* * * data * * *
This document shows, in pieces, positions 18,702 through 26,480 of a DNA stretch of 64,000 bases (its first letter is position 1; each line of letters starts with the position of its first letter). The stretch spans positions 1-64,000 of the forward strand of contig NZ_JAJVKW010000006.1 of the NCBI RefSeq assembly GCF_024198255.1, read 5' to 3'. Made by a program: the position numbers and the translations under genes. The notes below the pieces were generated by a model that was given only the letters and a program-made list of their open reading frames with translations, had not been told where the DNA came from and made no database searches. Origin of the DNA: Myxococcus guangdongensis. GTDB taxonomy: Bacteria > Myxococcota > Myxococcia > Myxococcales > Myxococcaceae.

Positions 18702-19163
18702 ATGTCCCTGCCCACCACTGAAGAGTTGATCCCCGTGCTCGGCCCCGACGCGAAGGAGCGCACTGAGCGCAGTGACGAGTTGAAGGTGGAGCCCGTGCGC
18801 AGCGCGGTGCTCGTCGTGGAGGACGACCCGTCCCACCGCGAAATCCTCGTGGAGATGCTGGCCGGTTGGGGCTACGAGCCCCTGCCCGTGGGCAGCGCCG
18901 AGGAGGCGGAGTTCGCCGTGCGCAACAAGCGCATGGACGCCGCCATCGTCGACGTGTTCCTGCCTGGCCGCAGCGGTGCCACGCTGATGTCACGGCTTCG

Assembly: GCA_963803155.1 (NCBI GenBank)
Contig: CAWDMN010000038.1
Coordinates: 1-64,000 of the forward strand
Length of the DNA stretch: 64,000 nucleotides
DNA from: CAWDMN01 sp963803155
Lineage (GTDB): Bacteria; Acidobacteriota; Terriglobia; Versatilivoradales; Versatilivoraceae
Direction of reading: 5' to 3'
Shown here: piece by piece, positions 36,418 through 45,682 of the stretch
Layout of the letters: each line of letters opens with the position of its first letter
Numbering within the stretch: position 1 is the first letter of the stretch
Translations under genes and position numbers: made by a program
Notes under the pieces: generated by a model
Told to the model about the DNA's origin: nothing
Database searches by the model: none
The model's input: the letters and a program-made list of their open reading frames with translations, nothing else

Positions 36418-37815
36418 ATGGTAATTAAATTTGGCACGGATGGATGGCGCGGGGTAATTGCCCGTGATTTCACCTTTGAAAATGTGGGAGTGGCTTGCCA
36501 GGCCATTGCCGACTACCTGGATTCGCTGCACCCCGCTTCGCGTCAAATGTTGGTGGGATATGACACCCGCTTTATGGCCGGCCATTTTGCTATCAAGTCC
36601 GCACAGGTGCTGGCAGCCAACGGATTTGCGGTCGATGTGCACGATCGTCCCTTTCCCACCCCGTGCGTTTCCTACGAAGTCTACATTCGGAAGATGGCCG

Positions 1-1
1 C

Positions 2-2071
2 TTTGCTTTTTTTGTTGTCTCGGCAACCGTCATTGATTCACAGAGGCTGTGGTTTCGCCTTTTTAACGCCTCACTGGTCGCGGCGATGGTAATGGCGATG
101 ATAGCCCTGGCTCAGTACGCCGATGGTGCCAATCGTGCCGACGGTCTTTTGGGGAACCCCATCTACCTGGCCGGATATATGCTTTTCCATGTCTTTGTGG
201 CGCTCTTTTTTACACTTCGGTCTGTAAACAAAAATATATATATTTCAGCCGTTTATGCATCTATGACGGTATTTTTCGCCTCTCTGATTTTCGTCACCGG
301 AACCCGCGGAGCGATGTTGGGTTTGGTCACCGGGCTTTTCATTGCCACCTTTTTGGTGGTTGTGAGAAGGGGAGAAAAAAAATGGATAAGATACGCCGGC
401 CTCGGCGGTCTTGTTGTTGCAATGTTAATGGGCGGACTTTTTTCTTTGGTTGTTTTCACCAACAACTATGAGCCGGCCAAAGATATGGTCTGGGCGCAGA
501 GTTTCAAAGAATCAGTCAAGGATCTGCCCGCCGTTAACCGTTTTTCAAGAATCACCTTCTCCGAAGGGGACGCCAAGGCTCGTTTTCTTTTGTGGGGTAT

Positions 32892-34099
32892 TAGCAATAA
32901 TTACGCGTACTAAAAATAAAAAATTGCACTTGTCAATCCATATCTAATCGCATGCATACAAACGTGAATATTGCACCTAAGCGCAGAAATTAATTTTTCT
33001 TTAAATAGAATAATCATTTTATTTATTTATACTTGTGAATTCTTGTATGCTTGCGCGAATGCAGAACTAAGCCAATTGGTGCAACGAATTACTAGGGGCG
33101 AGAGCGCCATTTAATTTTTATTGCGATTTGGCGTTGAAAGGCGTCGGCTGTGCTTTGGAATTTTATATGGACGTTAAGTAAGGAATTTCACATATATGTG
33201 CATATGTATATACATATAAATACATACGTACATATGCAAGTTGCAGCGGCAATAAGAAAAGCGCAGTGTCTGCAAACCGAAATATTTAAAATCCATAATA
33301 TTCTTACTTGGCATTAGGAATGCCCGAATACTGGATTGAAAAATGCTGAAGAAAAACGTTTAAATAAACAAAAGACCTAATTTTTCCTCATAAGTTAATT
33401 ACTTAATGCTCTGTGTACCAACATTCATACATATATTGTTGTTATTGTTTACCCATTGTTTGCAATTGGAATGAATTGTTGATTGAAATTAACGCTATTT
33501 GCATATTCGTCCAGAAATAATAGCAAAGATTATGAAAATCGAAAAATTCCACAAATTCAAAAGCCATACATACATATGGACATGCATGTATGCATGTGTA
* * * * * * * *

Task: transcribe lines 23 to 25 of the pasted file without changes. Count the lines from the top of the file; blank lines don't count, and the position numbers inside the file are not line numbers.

36501 GGCCATTGCCGACTACCTGGATTCGCTGCACCCCGCTTCGCGTCAAATGTTGGTGGGATATGACACCCGCTTTATGGCCGGCCATTTTGCTATCAAGTCC
36601 GCACAGGTGCTGGCAGCCAACGGATTTGCGGTCGATGTGCACGATCGTCCCTTTCCCACCCCGTGCGTTTCCTACGAAGTCTACATTCGGAAGATGGCCG

Positions 1-1